Diverse and inclusive work environments yield higher productivity and better outcomes. When all employees feel valued by their organization, they’re more productive, engaged, and satisfied. Company-wide mentoring programs can create more inclusive environments and facilitate workplaces where all employees feel they belong.
How Mentoring Encourages Inclusion
Mentoring improves cultural competency, which is the ability to relate to and appreciate people from different cultures or ethnic groups. Mentoring helps forge bonds by increasing empathy with a protégé who might have a different worldview or set of beliefs. The mentor is more likely to understand these differences and be less judgmental during interactions.
Mentoring increases equity Mentoring makes it easier for minority employees to gain exposure and new professional opportunities. Mentors can provide feedback that helps employees become more visible, especially in an organization that isn’t diverse. Also, when mentees make mistakes, they benefit from receiving correction without it affecting their performance evaluation.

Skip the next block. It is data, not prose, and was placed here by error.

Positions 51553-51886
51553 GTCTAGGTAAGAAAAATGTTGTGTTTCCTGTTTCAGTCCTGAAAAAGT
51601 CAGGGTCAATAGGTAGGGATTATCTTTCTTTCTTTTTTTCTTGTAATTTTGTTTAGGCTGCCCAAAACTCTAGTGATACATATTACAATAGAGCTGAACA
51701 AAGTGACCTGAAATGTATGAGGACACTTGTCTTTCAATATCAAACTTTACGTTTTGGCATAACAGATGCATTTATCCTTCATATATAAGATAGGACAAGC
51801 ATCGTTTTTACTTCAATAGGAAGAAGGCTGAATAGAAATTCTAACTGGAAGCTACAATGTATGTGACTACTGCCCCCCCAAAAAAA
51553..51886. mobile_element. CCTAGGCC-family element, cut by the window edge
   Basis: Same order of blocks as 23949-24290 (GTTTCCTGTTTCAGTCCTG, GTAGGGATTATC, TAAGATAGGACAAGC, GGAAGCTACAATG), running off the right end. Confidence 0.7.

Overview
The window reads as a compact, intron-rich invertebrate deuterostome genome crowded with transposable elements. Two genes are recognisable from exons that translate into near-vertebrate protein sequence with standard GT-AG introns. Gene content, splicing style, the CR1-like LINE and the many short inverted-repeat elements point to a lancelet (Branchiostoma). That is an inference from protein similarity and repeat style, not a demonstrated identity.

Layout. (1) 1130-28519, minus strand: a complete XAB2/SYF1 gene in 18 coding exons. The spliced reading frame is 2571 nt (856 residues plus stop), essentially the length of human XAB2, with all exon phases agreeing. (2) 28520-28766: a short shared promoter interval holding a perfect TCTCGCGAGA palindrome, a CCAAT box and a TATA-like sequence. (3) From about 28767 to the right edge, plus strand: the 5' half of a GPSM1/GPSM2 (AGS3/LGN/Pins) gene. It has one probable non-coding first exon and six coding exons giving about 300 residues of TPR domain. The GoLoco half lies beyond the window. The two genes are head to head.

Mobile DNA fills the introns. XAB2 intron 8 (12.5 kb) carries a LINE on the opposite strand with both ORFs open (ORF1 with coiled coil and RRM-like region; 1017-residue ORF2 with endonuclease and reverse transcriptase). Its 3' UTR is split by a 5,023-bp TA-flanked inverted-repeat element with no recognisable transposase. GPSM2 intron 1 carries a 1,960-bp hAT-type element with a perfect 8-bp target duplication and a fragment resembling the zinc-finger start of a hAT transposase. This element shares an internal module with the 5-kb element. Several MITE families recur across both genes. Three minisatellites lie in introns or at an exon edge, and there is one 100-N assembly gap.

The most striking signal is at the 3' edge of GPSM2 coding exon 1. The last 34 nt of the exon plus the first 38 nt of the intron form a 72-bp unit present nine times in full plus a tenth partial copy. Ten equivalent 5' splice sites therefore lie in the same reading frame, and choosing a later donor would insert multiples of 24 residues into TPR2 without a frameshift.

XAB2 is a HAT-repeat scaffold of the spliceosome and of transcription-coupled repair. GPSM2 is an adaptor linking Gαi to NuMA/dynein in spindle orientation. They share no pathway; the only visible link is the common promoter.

Mentoring nurtures working relationships. An organization that encourages mentoring helps professional relationships flourish. It also demonstrates how much it values all employees, celebrate differences, and allows individuals to take risks and explore new opportunities.
Using Mentoring to Create Inclusivity
Incorporate mentor training. Mentoring is a component of leadership excellence. However, effective mentoring doesn’t come naturally to some; leaders need to learn how to cultivate mentorship as a skill. Organizations wanting to benefit from diversity should incorporate mentoring training for leaders.
Pair up with a colleague. Pairing newly hired members with more experienced colleagues facilitate knowledge transfer and increase retention. These partnerships can help new members become more oriented to the workplace.
Encourage reverse mentoring. Mentors can learn a great deal from novices. With reverse mentoring, newer employees provide coaching to more experienced individuals. Younger individuals usually have insightful ideas about making businesses more inclusive, and they can give valuable suggestions.
Track results. Without observable, measurable results, it isn’t easy to know how well a mentoring program works. Upon initiating a new mentoring plan, a company can keep track of improvements in retaining and promoting people of color, women, people with disabilities, and other underrepresented members. Companies also can collect open-ended statements and testimonials to assess progress.